Agents and Indies and Self-publishing oh-my!

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As I patiently move through line edits and more rounds of read-throughs of Wine Bottles and Broomsticks and begin seriously plotting the second book in the Rick Basket series, rather a lot of my mental energy is being wasted on the question ‘what comes next?’ I mean, after final revisions and copy-editing and things. I’ve thought I’d been to this point before, but not really. This time though, I really am. If all goes well I’ll be sitting with a full draft in a few weeks.

Obviously, I really want to get this thing published, you know, like a regular book – but HOW?

It seems like every writer out there has a completely different and thoroughly justifiable position on this.

The most promising initial path I’ve got for this project and where I want to take it is to try and connect with an agent. Of course, I’m completely unknown, don’t have any proven track record of selling books or meeting deadlines. Not only that, I’ve got to find a person I can trust and works in good faith and also won’t deadbeat me. It’s scary and, I suspect, very hard.

Another path, the sort of knee-jerk path, it seems, is to just start firing the manuscript off to various publishing houses. I have serious doubts I’d even manage to get read, let alone get signed. To make it worse, if I do manage to get a contract, I’m likely as not to screw it up and kill the project before it really gets off the ground. It’s my biggest fear in taking the next step here, actually. I like writing these characters and I want to keep doing that. It would really suck for me if I got derailed because of my own stupidity.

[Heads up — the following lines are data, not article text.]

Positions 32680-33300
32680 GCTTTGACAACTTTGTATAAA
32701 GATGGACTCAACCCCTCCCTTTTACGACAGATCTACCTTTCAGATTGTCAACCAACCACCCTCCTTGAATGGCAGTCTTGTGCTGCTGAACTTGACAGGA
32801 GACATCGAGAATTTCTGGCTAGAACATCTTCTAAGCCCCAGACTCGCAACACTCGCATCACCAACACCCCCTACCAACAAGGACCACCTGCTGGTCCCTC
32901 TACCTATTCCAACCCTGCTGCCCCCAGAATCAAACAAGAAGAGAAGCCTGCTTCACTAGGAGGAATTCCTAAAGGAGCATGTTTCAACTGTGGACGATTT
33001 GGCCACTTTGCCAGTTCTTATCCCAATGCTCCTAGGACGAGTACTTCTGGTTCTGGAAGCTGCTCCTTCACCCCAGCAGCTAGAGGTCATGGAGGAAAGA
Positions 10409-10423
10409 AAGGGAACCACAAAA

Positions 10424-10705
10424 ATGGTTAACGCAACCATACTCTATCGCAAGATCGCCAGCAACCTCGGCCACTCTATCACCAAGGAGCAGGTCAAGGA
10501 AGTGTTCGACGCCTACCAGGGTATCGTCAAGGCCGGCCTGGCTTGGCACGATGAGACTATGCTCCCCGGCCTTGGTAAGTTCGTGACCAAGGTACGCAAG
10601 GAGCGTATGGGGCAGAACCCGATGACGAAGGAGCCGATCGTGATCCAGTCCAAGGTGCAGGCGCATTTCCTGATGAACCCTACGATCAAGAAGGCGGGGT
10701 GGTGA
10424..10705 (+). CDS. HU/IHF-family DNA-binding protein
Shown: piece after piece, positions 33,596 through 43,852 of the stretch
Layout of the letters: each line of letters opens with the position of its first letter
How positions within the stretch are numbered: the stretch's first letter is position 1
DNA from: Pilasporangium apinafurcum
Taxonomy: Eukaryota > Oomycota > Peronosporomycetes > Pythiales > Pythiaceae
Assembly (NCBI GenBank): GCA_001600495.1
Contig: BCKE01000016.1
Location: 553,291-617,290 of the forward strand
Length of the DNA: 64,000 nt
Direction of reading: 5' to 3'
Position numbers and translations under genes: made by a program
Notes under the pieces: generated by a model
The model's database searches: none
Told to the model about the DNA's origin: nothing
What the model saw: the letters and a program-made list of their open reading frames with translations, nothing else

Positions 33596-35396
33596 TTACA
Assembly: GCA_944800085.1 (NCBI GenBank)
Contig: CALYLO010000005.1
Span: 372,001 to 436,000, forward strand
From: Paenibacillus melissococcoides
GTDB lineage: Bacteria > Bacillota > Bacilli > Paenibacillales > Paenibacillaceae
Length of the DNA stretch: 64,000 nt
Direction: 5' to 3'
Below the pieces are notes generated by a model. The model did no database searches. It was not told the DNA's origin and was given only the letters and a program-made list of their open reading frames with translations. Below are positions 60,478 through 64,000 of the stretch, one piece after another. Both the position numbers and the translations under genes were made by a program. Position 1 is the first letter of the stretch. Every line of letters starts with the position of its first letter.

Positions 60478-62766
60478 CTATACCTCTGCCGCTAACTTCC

The last approach is self-publishing – a highly popular and sometimes successful way to go. The problem is that I don’t have much time and I certainly don’t have a lot of cash, so while I could self-publish, the amount of advertising I could do is pretty minimal. This, actually, doesn’t help either. It’ll be out there, sure, but I won’t be able to tell people who actually want to hear it’s out there that it is. Plus, and this is an ego thing, I won’t be able to walk into Barnes and Noble or the local indie store and find it on the shelf.

So, here I sit, heartburn chewing up my insides staring cross-eyed at a manuscript trying to viciously eliminate passive voice and unnecessary dialogue tags while stretching my plot-holes into compelling story that gets me over the 80K mark (77.6K at last count). Sigh – Any agents out there want to take a look? No? Well, had to ask.


photo credit: The Printing Press via photopin (license)

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Taking a different direction